A US agency said the pandemic likely started after a leak from a Chinese lab

🌏 Lab leak theory gains credence

Plus: The UAE’s next space milestone
🌏 Lab leak theory gains credence

Good morning, Quartz readers!


Here’s what you need to know

A US agency said the pandemic likely started after a leak from a Chinese lab. The Energy Department joins the FBI in this assessment, according to The Wall Street Journal, but four other agencies still say natural transmission spread covid, and two are undecided.

G20 finance leaders failed to agree on a closing statement for their India summit. The gridlock came because China refused to condemn Russia’s invasion of Ukraine “in the strongest terms.”

Results from Nigeria’s presidential election rolled in. Final results aren’t expected for several days.

Israel and Palestine said they’re committed to de-escalating violence. The talks come as two Israelis were killed in the occupied West Bank on Sunday, just days after 11 Palestinians died in a raid.

A shipwreck off Italy’s Calabria coast killed at least 59 migrants. The overloaded boat carrying roughly 150 people sank after hitting rocks amid rough seas.

A British family wants to amend its slave ownership past. Members of the Trevelyan family are launching the Reparations Research Fund at the University of the West Indies today.


What to watch for

The UAE is about to celebrate another milestone on its journey to space dominance. Emirati astronaut Sultan Al Neyadi is one of four crewmembers set to launch toward the International Space Station (ISS) today (Feb. 27).

Al Neyadi follows in the footsteps of compatriot Hazzaa Al Mansoori, who became the first Arab to go to space on a eight-day mission to the ISS in 2019. Al Neyadi’s stay will be longer, up to six months.

The UAE, a country that aims to set up a Mars colony by 2117, isn’t the only Arab nation with galactic ambitions. Saudi Arabia, which launched its first astronaut program last year, plans to send two of its citizens to the ISS as part of the Ax-2 mission that it’s conducting with Houston-based Axiom, and that will make Rayyanah Barnawi the first Saudi woman to go to space.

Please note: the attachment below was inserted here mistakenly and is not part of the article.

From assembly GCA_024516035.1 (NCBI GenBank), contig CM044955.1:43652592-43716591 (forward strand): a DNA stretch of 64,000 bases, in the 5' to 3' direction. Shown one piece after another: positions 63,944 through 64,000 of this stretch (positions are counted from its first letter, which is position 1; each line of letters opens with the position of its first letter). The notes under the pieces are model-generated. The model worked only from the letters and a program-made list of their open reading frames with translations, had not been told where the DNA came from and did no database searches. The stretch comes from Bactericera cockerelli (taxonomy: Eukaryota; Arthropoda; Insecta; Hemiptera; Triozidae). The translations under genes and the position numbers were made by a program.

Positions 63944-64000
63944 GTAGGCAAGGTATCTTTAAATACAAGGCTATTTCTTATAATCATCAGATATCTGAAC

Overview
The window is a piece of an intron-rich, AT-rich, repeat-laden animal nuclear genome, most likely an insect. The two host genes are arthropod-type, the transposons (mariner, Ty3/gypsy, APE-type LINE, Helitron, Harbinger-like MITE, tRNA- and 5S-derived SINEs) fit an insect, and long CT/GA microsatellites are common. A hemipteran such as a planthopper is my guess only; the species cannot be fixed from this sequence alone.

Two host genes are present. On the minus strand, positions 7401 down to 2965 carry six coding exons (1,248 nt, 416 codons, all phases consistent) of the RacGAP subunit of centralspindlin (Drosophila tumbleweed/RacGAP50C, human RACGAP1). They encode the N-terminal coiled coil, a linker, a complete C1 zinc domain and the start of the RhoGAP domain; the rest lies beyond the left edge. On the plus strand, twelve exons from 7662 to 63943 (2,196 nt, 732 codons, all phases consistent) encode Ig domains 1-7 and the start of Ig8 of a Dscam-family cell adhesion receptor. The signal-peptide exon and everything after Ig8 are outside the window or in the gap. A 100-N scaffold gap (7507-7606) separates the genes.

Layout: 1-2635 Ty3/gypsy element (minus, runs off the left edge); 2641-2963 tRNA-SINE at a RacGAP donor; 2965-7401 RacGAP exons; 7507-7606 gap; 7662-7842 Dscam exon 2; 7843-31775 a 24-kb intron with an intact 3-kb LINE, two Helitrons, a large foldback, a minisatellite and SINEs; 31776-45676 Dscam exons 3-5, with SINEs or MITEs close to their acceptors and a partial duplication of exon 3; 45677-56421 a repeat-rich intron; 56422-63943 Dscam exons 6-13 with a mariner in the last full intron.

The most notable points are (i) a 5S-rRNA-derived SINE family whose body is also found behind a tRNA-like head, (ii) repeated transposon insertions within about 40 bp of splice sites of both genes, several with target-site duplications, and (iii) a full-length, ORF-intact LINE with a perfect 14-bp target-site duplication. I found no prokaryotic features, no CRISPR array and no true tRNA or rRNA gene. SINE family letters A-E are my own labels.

Which generation had it best?

Wealth inequality is a perennial topic in the US, and a common Millennial lament is that they’re worse off than their Baby Boomer parents. But that may not necessarily be true.

Jeremy Horpedahl, an economist at the University of Central Arkansas, has found that when measuring wealth in per capita terms, Millennials are actually as wealthy as Boomers were at their age, and Gen X (born between 1965 and 1981) is wealthier now than Boomers at the same age.

That said, inequality within generations has been increasing, with the richest Boomers wealthier than previous generations, while the poorest have become even poorer. Horpedahl is optimistic about Millennials’ future financial prospects, but one key factor to watch is homeownership. Treating housing as primarily a wealth-building investment is likely to exacerbate inequality.

A line chart comparing generational wealth in the US.
Graphic: Tim Fernholz

The Quartz Obsession podcast is branching out

What do pasta, disco, and Google docs all have in common? Not much, admittedly, except that like most items we interact with daily, their stories get complicated once you start asking where they came from and what they tell us about the forces that are changing the way we live.

That’s the idea behind the Quartz Obsession podcast, back for its fourth season. The first episode will look at how the seemingly altruistic act of planting trees might be doing more harm than good for our planet.

✅ Subscribe on: Apple | Spotify | Google | Stitcher


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Surprising discoveries

A planet the same size as Jupiter was found outside of our solar system. But TOI 5205b is orbiting a much smaller star than our sun, challenging theories on planet formation.

Alphabet’s layoffs didn’t just affect humans. A unit making one-armed robots to open doors and clean up trash was shut down amid budget cuts.

AI can now interpret the different emotions of pig noises. We’d gladly give the job of listening to 7,000 recordings from 411 snouts to robots.

An SOS signal cost one hiker $300,000. A fire intended to catch the attention of authorities also set 230 acres ablaze.

The earliest bow and arrow used in Europe was found. The 54,000-year-old weapon was used by Homo sapiens to hunt bison and horses in France’s Rhône Valley.


Our best wishes for a productive day. Send any news, comments, jobs for robots, and flame-resistant SOS signals to hi@qz.com. Reader support makes Quartz available to all—become a member. Today’s Daily Brief was brought to you by Ananya Bhattacharya, Tim Fernholz, Sofia Lotto Persio, Julia Malleck, and Morgan Haefner.